Sunday, July 05, 2009

Iran Election Invalid Qum Clerics Declare

Cracks in the Iranian body politik keeps gettin bigger. A group of Shi'ite clerics from the Assembly of Qum Seminary have declared invalid the presidential vote last month. The reelection of Ahmadinijad has provoked demonstrations and strikes by opposition groups while spurring violent and deadly reprisal attacks by government supporters.

From Reuters:

A pro-reform Iranian clerical group said on Sunday the outcome of last month's presidential vote was "invalid," even though Supreme Leader Ayatollah Ali Khamenei has upheld the result.

In a sign of a deepening rift among Shi'ite clerics, the Assembly of Qom Seminary Scholars and Researchers also called for the release of Iranians arrested in protests after the hardline president was declared winner of the June 12 vote.

"Other candidates' complaints and strong evidence of vote-rigging were ignored ... peaceful protests by Iranians were violently oppressed ... dozens of Iranians were killed and hundreds were illegally arrested," said a statement published on the Assembly's website. "The outcome is invalid."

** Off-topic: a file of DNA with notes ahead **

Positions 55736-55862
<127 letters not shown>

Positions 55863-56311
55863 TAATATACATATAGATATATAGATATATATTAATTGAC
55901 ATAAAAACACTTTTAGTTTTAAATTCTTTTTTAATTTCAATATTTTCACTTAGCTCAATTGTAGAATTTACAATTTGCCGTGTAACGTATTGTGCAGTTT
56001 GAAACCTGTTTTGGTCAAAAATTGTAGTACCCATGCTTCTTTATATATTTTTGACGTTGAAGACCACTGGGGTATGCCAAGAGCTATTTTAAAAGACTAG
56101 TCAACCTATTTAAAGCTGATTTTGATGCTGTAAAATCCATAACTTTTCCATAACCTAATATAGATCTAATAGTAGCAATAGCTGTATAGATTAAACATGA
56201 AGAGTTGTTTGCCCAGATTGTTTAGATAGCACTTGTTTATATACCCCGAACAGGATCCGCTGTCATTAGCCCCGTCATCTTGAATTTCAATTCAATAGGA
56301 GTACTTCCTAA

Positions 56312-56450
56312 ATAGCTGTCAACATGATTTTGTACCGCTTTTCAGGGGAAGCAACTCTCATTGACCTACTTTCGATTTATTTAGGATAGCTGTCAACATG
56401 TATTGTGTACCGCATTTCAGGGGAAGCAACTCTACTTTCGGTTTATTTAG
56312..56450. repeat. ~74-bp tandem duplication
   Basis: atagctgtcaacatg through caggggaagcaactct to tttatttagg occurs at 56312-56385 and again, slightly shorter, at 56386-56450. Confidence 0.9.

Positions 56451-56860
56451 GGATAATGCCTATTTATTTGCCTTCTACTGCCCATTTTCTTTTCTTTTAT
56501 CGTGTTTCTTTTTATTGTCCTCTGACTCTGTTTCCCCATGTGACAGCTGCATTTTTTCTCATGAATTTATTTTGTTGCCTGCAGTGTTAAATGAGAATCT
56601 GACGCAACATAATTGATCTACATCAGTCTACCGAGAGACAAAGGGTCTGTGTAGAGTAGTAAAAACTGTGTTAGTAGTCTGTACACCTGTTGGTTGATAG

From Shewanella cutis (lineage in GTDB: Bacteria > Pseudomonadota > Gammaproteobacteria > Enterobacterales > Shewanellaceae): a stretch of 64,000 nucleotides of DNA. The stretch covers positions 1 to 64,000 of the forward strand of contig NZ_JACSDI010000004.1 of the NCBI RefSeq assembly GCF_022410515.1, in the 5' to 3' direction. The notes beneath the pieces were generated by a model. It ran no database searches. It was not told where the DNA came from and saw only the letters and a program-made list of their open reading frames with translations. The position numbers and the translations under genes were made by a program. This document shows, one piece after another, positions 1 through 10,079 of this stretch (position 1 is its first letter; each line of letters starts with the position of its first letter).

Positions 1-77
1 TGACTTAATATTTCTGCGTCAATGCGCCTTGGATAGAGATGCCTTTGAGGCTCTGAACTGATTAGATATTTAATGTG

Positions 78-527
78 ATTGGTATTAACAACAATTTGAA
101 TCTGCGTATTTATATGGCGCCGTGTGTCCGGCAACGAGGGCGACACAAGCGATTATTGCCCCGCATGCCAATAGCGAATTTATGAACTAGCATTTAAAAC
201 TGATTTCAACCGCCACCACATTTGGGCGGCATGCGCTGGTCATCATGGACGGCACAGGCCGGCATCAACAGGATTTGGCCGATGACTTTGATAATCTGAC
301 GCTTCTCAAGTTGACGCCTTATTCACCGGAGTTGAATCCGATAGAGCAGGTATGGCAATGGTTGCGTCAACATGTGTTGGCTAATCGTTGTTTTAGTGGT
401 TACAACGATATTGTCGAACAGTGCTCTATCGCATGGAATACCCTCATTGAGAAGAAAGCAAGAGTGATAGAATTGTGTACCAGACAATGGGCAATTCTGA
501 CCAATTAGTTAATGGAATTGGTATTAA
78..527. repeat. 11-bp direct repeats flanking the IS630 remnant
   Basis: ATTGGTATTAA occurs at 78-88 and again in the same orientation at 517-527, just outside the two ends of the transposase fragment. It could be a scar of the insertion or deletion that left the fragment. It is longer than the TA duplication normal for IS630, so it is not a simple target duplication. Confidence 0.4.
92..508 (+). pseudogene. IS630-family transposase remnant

Qom is Iran's center of Shi'ite learning, about 80 miles south of Tehran. The assembly has little political influence but its statement is a significant act of defiance since Qom is the power base of the clerical establishment.

These clerics may be powerless, but they must also be a pain in the neck for their bosses on the Supreme Council.

The life of Indigo Red is full of adventure. Tune in next time for the Further Adventures of Indigo Red.


dcat said...

Islam law is a pain in the ass!

Indigo Red said...

That's for damn sure!

Daniel said...

According to The Daily Star, "...the authority of the rahbar goes against the traditional system through which Shiite society chooses its leader." (from a video at about the power struggle)

So it may be more about the system itself as opposed to being about Ahmadinejad specifically.

Indigo Red said...

I tend to agree, Daniel. Most nations and countries are beyond the point when Charles de Gaulle could say, "I am France" and be taken seriously. The "system", at its basic level, is pretty much the same wherever governments are formed, so with or w/out Ahmadinejad, or Kim, or Chavez, or Obama the system will be at the core of people's concern. Something of government by franchise like McDonald's or al-Qaida.